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===== Details ===== ===== Details =====
-Current Version: 12.0<br>+Current Version: 13.0<br>
-Core: kernel version, gcc 4.1.2, glibc 2.5, Apache 2.2.4, XOrg X11 7.2+, KDE 3.5.7, and much more.<br>+Core: kernel version, gcc 4.1.2, glibc 2.9, Apache 2.2.13, XOrg X11 7.4, KDE 4.2.4, and much more.<br>
-Package management system: pkgtool (binary .tgz)<br>+Package management system: pkgtool (binary .txz, .tgz)<br>
Price: Free download or 6 CDs at $49.95 or 1 DVD at $59.95<br> Price: Free download or 6 CDs at $49.95 or 1 DVD at $59.95<br>
Website: [ The Slackware Linux Project]<br> Website: [ The Slackware Linux Project]<br>

Revision as of 07:41, 2 Oct 2009

Table of contents



Current Version: 13.0
Core: kernel version, gcc 4.1.2, glibc 2.9, Apache 2.2.13, XOrg X11 7.4, KDE 4.2.4, and much more.
Package management system: pkgtool (binary .txz, .tgz)
Price: Free download or 6 CDs at $49.95 or 1 DVD at $59.95
Website: The Slackware Linux Project (
Slackware Manual:


Slackware was announced in July 1993 and is the oldest (by a couple of months) Linux distribution still in active development and use. Slackware still remains largely the work of Patrick J. Volkerding, the "Benevolent Dictator For Life" of the distribution.

Slackware is well known for its lack of automatic dependency resolution and lack of distribution-specific graphical configuration tools. These are seen as weaknesses by its critics and strengths by its advocates.

There was a minor controversy when Gnome was dropped from Slackware 10.2, although support for GTK-based programs was never in doubt. As a result, 3rd party Gnome releases for Slackware have flourished. The long-standing Dropline Gnome (, Freerock Gnome/GSB ( and GWare Gnome ( seem to be the most popular of these. Dropline remains the most active of these projects.

For a summary of the changes to Slackware 12.0, see the official Changes and Hints ( page.


ShiftBackspace Review of 12.0 (

User opinion:

Users might like to submit their own experiences of the distro - what they liked, hated, and had problems with.

Mike Saunders I used Slackware for about three years, and only switched to Ubuntu for the gigantic package repositories (essential for finding libraries when writing HotPicks!). (Ubuntu is still great BTW.) Slackware gets out of your way and lets you build up an OS as you please -- not deliberately minimal like LFS, or power-user-focused like Gentoo, but just plain 'vanilla' Linux. Hardly any patches are applied to packages, so you know what you're getting, and the init scripts are refreshingly simple. Slackware is a fine choice if you don't want any distro-specific features and/or bugs getting in your way. Even as primarily the work of one guy, it's still very stable.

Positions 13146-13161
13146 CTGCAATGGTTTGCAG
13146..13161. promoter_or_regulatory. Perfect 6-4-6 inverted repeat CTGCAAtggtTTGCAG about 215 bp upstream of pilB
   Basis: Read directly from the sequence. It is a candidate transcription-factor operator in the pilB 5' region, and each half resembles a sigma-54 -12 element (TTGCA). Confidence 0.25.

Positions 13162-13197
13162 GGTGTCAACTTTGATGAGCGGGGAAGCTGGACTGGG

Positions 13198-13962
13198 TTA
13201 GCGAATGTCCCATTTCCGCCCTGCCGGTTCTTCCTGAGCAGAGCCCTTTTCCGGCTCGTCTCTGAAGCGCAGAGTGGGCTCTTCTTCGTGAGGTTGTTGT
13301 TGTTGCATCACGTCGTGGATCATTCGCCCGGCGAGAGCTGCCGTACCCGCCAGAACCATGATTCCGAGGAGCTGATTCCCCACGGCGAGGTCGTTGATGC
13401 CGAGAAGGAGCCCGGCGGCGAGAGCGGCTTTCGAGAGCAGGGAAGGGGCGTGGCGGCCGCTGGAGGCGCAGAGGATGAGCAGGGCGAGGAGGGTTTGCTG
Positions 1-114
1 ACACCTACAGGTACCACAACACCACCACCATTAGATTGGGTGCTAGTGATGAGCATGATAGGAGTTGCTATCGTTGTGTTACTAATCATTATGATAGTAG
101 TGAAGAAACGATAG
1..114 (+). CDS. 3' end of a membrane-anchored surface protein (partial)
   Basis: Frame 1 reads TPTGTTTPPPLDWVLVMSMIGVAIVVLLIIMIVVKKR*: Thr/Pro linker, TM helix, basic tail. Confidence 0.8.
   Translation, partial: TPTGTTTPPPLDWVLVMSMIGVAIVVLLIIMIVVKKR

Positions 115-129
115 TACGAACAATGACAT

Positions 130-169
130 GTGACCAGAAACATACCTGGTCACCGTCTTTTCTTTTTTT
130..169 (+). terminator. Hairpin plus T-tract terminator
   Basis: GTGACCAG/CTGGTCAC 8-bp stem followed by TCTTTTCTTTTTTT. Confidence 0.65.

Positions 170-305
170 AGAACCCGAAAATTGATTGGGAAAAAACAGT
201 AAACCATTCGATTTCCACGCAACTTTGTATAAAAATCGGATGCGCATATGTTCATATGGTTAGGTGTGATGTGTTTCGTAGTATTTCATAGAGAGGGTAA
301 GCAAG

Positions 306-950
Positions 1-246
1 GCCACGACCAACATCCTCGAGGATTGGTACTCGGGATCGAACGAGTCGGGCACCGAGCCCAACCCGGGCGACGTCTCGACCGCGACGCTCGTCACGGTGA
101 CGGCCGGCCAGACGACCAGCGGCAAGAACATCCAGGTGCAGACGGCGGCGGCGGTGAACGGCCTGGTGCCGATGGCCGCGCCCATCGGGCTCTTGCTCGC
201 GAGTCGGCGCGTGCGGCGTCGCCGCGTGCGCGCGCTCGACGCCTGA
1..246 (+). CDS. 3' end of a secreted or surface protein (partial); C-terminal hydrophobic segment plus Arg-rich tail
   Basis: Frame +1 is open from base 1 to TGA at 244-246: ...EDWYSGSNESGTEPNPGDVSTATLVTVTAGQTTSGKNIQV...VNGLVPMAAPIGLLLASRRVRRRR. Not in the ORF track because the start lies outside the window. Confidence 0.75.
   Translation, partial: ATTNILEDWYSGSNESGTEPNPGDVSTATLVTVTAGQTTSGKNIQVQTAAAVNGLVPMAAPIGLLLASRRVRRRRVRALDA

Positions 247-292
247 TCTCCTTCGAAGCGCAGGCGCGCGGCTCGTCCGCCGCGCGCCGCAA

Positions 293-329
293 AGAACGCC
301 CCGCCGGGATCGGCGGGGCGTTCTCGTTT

Andy Ferguson I'd agree with everything Mike said above, and also add that Slackware is a great distro to get to know if you want to understand how a distro actually works. It is fairly straightforward to rewrite the configuarion and installation scripts to tweak every aspect of the OS, and although the package selection can be somewhat conservative, it's possible to rebuild the ISO with (almost) anything you require (and the scripts to do so are even included on the installation disks). I think I probably learned more about Linux from working with Slackware for a month than Ubuntu for a year.

Wilby Jackson While it may be that Slackware comes with a relatively small package selection I am of the opinion that it incorporates one of the best package tools available, pkgtools is one of the easiest package programs to use and my Slackware system is one of the cleanest environments I've used. In addition is dedicated to Slackware Linux packages so if it doesn't come with the distro chances are it's here and as easy as slapt-get --install mplayer to install. The Slackware community is a knowledgeable, dedicated following that builds packages for most major open source software.
I also think that Slackware is the best distro for anyone who really wants to know how Linux works. As mentioned in the other reviews the configuration scripts are easy to manipulate. The file-system is FHS compliant so a new user can find their way around simply by reading the FHS documentation. The package utility is straight forward. Most important is that it's secure out of the box. A minimal number of processes are started at boot and privileges are set appropriately. This brings me to my next point which is that because Slackware leaves much of the system configuration to the user a new user is going to learn a lot simply by configuring their system to their likings.

Robby Workman As stated earlier, Slackware does not come with every package under the sun, but there are quite a few places on the internet which provide additional packages or an easy way to build packages for additional applications. I'm a bit biased, as I'm one of the founding members of this project, but ( is a very good resource. Be sure to read the HOWTO ( document.